We Got Levitation: The 13th Floor Elevators Reunite for the First Time in 45 Years
The legends returned, but 45 years is a very, very long time.
Photos by Steven Ruud
A cab. The BQE during rush hour. A plane. A cab at 1:30AM. An uber. This is the path I took from New York City to Austin, Texas to see the reunion of The 13th Floor Elevators and their first show in 45 years with Roky Erickson, bassist Ronnie Leatherman, drummer John Ike Walton and, possibly the most shocking, lyricist and electric jug player Tommy Hall. And I wasn’t alone; in my short time on site at the festival, I met fans from Australia, the UK, and all across the United States who had taken similar, and probably way more involved, treks for the exact same reason. The impossible was about to happen and if you’ve ever been a fan, you weren’t going to miss it.
The gig, which marked the band’s golden anniversary, was to play a primo slot at the annual Levitation festival, formerly known as Austin Psych Fest. Centered around music of a psychedelic bent and expertly curated to include many of today’s rock favorites, names like the Flaming Lips, Primal Scream, Tame Impala, Mac DeMarco, and more—much of the lineup has taken influence from the legendary band, whether directly or indirectly. Even the festival itself takes its name from “I've Got Levitation,” a 13th Floor Elevators song from their 1969 LP Easter Everywhere. The 13th Floor Elevators are legends in Austin and to those in the know, though not necessarily a household name like some of their followers or peers.
There was a fever pitch by the time The 13th Floor Elevators hit the stage after 10 PM on the closing day of the festival. The set started out—to put it lightly—very, very rough. The jug effects were out of time and high in the mix. Walton struggled to lock in with his bandmates. Roky Erickson seemed to be out of the present and in outer worlds documented thoroughly in You’re Gonna Miss Me. But by the middle of the set, the band had loosened up and hit more of a groove, shaking some of what must have been decades of pent-up nerves. The 13th Floor Elevators made it through their hour of stage time, but not without showing their time away and loss of muscle memory.
But how could it possibly have been truly great? Logically, why would we think that a band that has not been in existence in 45 years—with some of its membership moving away from music—still have the magic that powered those fantastic records? And even if it was great, could it ever live up to the expectations of decades of cult worship? Emotion always overtakes reason in these scenarios; we want the myth to be fact, especially in the case of a band like The 13th Floor Elevators who never truly got their due and deserve to be discussed in the greater canon of classic rock.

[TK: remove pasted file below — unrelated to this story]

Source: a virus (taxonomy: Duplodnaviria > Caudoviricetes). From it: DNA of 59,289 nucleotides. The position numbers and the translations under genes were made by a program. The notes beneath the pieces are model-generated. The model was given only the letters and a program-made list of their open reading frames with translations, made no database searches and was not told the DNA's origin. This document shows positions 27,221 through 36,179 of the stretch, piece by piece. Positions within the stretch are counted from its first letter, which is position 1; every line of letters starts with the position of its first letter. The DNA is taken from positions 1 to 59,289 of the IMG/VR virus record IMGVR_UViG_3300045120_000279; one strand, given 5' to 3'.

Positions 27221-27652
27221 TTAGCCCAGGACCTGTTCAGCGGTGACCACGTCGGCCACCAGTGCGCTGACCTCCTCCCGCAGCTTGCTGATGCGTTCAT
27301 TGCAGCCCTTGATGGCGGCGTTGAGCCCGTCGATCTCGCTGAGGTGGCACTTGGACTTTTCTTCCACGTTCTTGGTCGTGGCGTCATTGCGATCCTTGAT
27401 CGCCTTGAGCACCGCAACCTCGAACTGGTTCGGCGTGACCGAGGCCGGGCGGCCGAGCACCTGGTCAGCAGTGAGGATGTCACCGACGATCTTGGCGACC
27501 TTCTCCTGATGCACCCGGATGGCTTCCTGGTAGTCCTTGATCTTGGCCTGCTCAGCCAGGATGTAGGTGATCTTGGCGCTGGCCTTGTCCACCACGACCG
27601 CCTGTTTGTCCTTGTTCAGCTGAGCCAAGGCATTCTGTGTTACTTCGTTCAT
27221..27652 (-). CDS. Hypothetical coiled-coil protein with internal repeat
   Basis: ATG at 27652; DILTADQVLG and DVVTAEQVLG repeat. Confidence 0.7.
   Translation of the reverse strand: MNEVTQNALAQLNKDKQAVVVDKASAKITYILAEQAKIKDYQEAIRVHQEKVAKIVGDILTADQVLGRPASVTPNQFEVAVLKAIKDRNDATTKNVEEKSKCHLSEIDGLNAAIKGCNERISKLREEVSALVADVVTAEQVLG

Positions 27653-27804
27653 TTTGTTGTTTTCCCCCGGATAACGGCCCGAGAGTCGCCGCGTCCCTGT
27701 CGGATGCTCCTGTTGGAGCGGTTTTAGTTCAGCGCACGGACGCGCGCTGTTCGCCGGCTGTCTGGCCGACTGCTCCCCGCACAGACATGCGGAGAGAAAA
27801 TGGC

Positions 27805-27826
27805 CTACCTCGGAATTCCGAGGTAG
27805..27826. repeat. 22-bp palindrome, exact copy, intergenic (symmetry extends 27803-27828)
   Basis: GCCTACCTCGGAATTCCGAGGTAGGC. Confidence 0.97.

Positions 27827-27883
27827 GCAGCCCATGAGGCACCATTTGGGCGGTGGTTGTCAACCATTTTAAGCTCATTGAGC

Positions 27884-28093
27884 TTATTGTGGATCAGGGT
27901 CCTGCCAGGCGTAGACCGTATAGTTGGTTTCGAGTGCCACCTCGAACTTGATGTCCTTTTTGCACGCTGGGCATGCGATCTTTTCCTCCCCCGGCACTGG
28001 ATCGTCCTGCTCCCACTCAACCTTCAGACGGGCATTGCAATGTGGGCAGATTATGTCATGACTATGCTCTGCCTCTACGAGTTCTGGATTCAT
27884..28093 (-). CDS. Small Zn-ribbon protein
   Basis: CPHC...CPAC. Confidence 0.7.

Realistically, it was more than a tough feat. Lyricist Tommy Hall has not played music since leaving the Elevators and spent most of the past four decades pursuing “intellectual enlightenment through acid.” Ronnie Leatherman and John Ike Walton pursued work outside of the recording industry, keeping active by playing in various local bands but nothing of the magnitude of their Levitation appearance. And after what seemed like strong performances in his 2006 return and for several years following, Roky Erickson’s performance and stage presence has become more and more detached, possibly due to his life long battle with mental illness. These men, and another live guitarist, form the pieces of the Elevators 2015, and reportedly met for a couple weeks of tense practices with Tommy Hall only joining the band in the days leading up to the festival. In all that time away, the members had not communicated with one another for several years if not decades. Music is a conversation and feel for your fellow bandmate, and The 13th Floor Elevators were virtual strangers to each other. The cracks in the dam were bound to trickle towards a gush.
The motivation for the reunion is only known to the band and their inner circle. What is known is that in the past Roky Erickson has shied away from songs written by Tommy Hall on the live stage. The band, long a cautionary tale about how not to deal with record labels, does not see residuals from their classic LPs or the countless boxsets, reissues, and repackaging. At the same time, it seems like a bit too much trouble to reunite for a single appearance, though word from several sources have stated emphatically that Levitation would be due to tension among the members. The only logical reason would be for the fans and to cement the past which, based on the outcome, was not a success.
While the Elevators reunion scenario is different than most, it shares a very key ingredient with the return of similar high profile bands. The day before at Levitation, I caught return of the legendary UK band The Jesus and Mary Chain, who were billed as performing the classic Psycho Candy in full. What made that LP so great was the band’s approach, a pop record masked in darkness and feedback, with songs that were alternately sweet and menacing. The first part of their set was dedicated to some of the hits that followed Psycho Candy, but once Jesus and Mary Chain launched into the LP in full it was clear that the band that wrote the legendary debut did not exist anymore. Gone were squalls of noise, deafening volume, and thick distortion, and they'd been replaced by cleaner tones and exacting pop sensibility.
I shared a cab with four friends from the festival to my hotel, where we got into a heated discussion about the Elevators set. The agreement was that it was hard to watch but worth ultimately worth seeing. My critical mind began to pick apart elements of the live set to the rest of the car, to which I was met with some fervent dissension. I was a blasphemer, a heretic.
“But those records changed my life!”
Mine too, and maybe we should have left it at that.
Fred Pessaro is levitating. Follow him on Twitter.